You can only do this if the entire section is narrated this way. If you are doing the entire chapter/scene/section etc. from the five-year-old's perspective, it will work. What you cannot do is have two paragraphs in this style and then, without a scene break, switch back to a normal, adult narrative style. ETA clarification as requested: When you have two (...


4

David Eddings does this in the Belgariad pentology. Main character Garion is introduced to a man whom his Aunt Pol calls "Old Wolf," and Garion decides to call him "Mister Wolf." Mister Wolf later announces to other characters, "This is what Garion is calling me, and I happen to like it, so that's what you'll be calling me for now." All the attributives and ...


4

The issue here is that you want to avoid an identity disconnect between the reader and this character. If the reader is connecting to this character only through their name, then this is not only a problem of identification but also one of a lack of style and characterization. You have a couple of ways to avoid this: Characterization: If this character is ...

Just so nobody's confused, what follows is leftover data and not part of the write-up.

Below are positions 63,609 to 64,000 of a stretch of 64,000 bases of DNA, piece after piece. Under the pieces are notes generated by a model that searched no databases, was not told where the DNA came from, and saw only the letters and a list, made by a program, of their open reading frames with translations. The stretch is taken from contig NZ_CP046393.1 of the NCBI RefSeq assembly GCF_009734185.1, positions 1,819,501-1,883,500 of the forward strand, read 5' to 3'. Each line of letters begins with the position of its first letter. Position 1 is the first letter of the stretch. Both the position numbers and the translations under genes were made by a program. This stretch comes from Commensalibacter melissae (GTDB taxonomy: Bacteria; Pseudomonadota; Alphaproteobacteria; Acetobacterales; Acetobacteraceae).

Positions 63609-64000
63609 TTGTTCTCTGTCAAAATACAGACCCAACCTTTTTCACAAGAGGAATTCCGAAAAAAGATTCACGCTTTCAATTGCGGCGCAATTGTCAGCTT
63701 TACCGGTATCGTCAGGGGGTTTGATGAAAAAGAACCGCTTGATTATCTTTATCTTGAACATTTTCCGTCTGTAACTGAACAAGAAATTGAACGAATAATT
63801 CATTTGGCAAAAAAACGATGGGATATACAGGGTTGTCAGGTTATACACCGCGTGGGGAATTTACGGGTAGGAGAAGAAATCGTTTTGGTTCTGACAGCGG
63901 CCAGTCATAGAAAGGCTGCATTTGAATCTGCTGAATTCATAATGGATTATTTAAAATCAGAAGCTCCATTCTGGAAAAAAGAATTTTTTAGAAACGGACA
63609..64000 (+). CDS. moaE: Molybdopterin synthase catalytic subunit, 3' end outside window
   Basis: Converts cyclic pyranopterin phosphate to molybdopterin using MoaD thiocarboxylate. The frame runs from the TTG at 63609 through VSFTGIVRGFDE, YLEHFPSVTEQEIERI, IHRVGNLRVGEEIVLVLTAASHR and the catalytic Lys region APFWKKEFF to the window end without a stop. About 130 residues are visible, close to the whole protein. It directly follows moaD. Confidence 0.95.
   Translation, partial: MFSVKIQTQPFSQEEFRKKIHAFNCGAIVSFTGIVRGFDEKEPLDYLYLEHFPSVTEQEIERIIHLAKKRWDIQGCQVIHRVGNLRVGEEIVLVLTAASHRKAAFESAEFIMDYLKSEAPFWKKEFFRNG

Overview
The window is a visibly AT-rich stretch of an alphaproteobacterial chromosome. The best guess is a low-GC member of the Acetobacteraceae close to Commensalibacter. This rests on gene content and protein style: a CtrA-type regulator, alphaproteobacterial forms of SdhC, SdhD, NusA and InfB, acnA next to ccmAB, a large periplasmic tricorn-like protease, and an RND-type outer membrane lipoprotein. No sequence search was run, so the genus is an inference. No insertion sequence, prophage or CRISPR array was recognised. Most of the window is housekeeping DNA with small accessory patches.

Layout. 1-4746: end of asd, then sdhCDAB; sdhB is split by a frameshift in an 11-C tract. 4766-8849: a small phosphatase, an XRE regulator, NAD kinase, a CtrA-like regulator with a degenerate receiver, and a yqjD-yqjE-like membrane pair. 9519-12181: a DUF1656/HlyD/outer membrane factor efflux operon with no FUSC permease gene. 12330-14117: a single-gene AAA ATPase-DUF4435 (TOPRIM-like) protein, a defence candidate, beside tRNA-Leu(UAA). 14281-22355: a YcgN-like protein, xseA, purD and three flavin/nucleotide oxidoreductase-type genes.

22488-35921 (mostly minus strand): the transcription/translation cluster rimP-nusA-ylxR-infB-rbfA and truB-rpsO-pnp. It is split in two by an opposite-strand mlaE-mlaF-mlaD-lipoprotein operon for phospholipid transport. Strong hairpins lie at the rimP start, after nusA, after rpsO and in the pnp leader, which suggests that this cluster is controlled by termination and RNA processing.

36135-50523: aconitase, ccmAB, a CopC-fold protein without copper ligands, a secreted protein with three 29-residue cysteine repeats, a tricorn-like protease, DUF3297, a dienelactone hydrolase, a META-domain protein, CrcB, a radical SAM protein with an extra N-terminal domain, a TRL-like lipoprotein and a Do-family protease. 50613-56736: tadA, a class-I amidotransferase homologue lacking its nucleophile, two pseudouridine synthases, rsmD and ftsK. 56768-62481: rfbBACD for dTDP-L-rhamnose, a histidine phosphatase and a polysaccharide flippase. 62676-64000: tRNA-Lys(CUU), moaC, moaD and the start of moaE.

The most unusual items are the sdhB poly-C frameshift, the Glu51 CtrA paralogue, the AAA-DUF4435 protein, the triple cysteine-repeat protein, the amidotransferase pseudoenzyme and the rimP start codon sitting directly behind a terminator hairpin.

4

Here's the most basic difference. First Person uses I: I went to the store. I bought a loaf of bread. Second Peron uses you: You went to the store. You bought a loaf of bread. Third Person uses he or she: She went to the store. She bought a loaf of bread. What kind of story is better suited for each one? That's entirely up to the writer. Whichever ...


4